- Closing Date
Depending on the market temperament, it can be important to lock in on a rate that is as close to your closing date as possible. The longer the rate lock period, the higher the rate will be.
- Occupancy Type
Typically, rental or investment properties have higher interest rates.
Rates will be lower if you plan to live in the house full-time versus using it as a second home.
- Available Assets
What additional assets do you have as possible collateral? The more down payment you have, usually the lower the rate.
- Asset Seasoning
How long have you had your assets? There may be restrictions for assets owned under a certain time frame that could affect the rate.
- Housing Ratio
What does the ratio from above look like when you add in the cost of the mortgage? Usually a good housing ratio is 28%.
- Improvements Needed
This will affect the value of the property. Remember that the lower the percentage of the loan amount to the value of the property, typically the better the rate.
- Employment History
This also affects the risk to the lender. If you show a consistent history of employment, the better chance for a lower rate.
Are you being temporarily or permanently relocated by an employer? That will determine if the house is considered a secondary (higher rate) or primary residence (lower rate).
- Seller Contributions
If the seller is able to contribute money towards closing costs, that will increase the amount you have available for a down payment.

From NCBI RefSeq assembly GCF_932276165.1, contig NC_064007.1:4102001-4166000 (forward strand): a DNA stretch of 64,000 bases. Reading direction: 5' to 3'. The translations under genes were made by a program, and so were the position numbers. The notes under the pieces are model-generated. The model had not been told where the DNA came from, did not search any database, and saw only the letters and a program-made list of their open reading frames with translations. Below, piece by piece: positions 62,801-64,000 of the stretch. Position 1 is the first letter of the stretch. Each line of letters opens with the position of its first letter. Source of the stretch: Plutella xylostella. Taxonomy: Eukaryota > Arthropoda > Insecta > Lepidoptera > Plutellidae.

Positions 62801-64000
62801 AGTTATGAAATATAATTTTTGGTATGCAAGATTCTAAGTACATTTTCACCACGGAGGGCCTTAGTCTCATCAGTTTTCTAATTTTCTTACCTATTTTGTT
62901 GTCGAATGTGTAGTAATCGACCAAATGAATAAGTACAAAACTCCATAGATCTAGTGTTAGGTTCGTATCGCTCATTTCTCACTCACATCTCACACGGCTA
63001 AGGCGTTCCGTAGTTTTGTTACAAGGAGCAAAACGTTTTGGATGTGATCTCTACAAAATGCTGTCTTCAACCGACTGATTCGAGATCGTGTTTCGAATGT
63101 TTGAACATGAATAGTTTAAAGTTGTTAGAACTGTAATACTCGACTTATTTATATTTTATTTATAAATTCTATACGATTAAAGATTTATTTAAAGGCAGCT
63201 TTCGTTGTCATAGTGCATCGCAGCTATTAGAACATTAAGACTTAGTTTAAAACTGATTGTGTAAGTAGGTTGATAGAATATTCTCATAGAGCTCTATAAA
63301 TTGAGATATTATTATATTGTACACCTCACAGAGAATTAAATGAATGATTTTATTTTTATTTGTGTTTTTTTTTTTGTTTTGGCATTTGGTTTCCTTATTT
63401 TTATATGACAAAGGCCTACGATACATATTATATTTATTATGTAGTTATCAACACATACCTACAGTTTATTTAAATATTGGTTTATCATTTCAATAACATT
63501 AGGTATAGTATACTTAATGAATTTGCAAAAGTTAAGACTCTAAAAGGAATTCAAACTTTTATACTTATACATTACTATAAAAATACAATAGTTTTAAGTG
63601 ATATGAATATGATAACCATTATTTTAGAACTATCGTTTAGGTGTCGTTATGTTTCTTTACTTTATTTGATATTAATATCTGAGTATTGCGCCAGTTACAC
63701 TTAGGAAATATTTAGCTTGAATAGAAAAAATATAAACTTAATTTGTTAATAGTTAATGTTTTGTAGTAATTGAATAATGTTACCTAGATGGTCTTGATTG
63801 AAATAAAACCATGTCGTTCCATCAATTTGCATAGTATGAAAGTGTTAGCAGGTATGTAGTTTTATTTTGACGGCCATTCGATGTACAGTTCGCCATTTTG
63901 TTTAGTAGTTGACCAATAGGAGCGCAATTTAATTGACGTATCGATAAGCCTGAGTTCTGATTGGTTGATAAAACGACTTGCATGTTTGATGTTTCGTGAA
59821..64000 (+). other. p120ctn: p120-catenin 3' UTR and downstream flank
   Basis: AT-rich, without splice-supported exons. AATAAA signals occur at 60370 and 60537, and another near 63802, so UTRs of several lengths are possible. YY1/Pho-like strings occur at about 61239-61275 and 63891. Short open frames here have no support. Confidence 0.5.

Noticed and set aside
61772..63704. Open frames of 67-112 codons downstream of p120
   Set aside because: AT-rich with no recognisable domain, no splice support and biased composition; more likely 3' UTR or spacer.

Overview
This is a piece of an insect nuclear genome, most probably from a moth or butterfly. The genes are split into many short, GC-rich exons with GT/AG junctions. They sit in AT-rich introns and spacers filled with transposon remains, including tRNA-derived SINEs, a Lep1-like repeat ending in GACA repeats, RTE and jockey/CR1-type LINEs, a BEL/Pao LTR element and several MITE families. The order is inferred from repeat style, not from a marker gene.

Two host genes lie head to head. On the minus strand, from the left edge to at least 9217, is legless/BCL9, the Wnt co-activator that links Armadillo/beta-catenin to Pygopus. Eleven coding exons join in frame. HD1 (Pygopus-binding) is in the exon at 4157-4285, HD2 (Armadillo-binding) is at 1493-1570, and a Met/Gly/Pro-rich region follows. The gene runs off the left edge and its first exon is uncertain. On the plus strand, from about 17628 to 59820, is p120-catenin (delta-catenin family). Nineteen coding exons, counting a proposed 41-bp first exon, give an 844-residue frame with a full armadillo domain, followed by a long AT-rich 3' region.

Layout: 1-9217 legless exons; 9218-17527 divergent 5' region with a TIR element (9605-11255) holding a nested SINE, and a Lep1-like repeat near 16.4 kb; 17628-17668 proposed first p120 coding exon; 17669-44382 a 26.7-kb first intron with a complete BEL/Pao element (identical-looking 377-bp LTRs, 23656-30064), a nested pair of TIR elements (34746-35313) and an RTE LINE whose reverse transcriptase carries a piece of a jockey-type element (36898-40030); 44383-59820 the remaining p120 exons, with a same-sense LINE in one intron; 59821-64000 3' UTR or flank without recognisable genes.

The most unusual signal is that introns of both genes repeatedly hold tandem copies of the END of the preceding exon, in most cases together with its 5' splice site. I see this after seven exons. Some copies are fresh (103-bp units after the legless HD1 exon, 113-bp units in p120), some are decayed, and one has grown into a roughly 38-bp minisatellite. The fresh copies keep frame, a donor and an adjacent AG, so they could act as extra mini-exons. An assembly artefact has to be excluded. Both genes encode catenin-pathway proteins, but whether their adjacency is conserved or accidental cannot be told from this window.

Again, lowering the amount of loan you’ll need with gifts from family members will help to lower the interest rate.
If you refinance and want to walk away from closing with money in your pocket, you may be increasing the percentage of loan to property value.
- Combined Loan-to-Value (CLTV)
This ratio includes not only the current loan you are wanting, but any additional loans on the property, such as a home equity.
You don’t have to remember all of these, but if your lender is quoting you a rate without asking some of these questions, be sure to ask them what criteria they are using to factor your rate.
How to Compare Loans side by side
There’s more to a loan than just the interest rate.
Yes, the interest rate is important and is probably one of the first questions you want to ask, however, don’t forget to find out the following:
- Can you reset the loan at a lower rate if interest rates come down? How much will it cost you?
- Is there a prepayment penalty if you want to pay ahead or pay the loan in full?
- Does the lender give great service?
- Do they answer the phone or return calls promptly?
- Can the lender get the loan completed in a timely manner?
A few key things you should compare may include (but may not be limited to) some or all of the following:
- Application fees
- Appraisal costs
- Settlement costs
- Attorney fees
- Title insurance costs
- Loan origination fees
- Servicing fees
If you have any questions about how this works with Farm Credit or what your interest rate could be, give us a call to speak directly with a Loan Officer or fill out the form on our contact us page.